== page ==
J.C. Penney (OTC:JCPN.Q) may be no more. Private equity firm Sycamore Partners is offering to buy the bankrupt department store for $1.75 billion and then merge it with troubled peer Belk, causing the once-venerable retailer's name to disappear.
Sycamore's bid is so far the highest among those received, including a $1.7 billion bid from Hudson's Bay, the owner of Saks Fifth Avenue, and a $1.65 billion joint proffer from mall operators Simon Property Group and Brookfield Property.
A good, long run
J.C. Penney has been around since 1902 and it listed on the New York Stock Exchange in 1927. The retailer filed for bankruptcy in May and today trades on the pink sheets as a penny stock.
Yet despite its long lineage, the hedge fund apparently believes there is more residual value in Belk, a North Carolina-based department store that mainly sells in the South and whose lineage extends even further back than J.C. Penney's, having been founded in 1888.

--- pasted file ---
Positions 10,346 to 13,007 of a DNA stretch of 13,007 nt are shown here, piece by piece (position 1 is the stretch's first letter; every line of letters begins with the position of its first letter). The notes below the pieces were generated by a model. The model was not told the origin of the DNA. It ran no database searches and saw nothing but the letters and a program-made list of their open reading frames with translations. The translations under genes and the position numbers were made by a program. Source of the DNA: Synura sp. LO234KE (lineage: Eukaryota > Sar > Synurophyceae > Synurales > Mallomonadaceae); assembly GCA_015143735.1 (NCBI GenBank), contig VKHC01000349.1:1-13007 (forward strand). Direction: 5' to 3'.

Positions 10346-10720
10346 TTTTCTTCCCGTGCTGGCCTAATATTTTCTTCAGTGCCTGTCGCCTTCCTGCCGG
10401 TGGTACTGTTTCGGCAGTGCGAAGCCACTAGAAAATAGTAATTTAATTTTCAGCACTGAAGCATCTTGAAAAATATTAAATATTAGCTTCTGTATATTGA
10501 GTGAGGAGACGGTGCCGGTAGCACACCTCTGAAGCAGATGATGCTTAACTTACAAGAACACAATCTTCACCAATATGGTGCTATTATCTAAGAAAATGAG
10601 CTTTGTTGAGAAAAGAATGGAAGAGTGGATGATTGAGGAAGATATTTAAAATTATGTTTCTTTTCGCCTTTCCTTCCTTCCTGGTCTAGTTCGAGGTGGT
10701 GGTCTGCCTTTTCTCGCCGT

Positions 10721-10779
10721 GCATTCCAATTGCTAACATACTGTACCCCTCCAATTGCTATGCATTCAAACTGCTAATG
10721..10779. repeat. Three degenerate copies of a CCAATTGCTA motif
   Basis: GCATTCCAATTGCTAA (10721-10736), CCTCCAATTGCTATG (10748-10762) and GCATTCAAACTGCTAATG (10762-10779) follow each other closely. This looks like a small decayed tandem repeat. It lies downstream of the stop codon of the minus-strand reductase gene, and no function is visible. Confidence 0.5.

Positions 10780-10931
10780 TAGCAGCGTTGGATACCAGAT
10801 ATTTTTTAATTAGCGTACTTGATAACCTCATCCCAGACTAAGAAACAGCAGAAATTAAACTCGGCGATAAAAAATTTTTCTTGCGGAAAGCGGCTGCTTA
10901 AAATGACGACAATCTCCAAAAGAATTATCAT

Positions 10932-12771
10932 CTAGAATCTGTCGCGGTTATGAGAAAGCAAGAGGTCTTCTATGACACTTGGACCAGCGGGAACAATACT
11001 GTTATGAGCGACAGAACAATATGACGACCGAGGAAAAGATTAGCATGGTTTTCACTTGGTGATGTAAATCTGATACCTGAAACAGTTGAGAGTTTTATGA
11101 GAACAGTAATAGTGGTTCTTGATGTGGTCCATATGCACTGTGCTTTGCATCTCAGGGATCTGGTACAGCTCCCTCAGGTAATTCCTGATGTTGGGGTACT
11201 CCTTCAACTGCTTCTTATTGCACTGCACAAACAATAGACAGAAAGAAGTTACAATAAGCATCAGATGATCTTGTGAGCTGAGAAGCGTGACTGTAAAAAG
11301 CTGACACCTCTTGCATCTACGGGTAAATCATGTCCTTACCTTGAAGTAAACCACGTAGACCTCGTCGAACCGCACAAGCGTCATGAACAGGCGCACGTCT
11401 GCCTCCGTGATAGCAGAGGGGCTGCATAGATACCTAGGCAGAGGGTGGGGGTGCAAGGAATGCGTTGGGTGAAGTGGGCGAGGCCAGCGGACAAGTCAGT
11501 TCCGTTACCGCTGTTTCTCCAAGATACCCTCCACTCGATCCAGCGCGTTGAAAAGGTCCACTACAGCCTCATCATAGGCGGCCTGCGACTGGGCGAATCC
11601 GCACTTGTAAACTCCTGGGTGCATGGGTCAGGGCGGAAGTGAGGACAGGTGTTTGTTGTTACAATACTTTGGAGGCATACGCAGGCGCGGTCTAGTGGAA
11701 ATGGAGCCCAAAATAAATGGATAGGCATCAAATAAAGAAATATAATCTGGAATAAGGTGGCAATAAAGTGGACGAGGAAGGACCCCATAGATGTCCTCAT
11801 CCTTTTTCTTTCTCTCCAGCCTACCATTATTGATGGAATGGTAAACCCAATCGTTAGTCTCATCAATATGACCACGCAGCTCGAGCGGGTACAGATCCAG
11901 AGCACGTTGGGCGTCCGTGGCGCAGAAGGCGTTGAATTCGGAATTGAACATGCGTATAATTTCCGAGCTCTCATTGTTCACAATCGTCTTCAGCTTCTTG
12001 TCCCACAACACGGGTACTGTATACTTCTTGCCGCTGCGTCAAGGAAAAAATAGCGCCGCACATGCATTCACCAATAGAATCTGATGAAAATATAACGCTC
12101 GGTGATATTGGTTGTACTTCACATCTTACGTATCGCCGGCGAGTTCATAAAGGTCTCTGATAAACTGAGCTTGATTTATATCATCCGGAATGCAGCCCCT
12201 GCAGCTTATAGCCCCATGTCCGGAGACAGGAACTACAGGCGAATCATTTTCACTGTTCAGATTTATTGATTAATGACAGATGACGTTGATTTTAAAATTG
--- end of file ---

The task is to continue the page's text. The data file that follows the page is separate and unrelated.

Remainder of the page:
The New York Post reports Sycamore views J.C. Penney as "the lifeboat for Belk, which wants to compete with Macy's nationally."
Belk has 300 stores; J.C. Penney operated around 850 when it declared bankruptcy, but planned to close over 240 by the fall.
Others have been rumored to be interested in acquiring the department store, including Amazon.comand brand licensing leader Authentic Brands Group, which has teamed with Simon Property Group in the past to acquire Aeropostale and Forever 21, while making bids for jeans maker Lucky Brand and most recently for bankrupt Brooks Brothers.
Sycamore Partners, though, backed out of a deal in May to acquire Victoria's Secret from L Brands, alleging the retailer had violated the contract by closing its stores during the pandemic.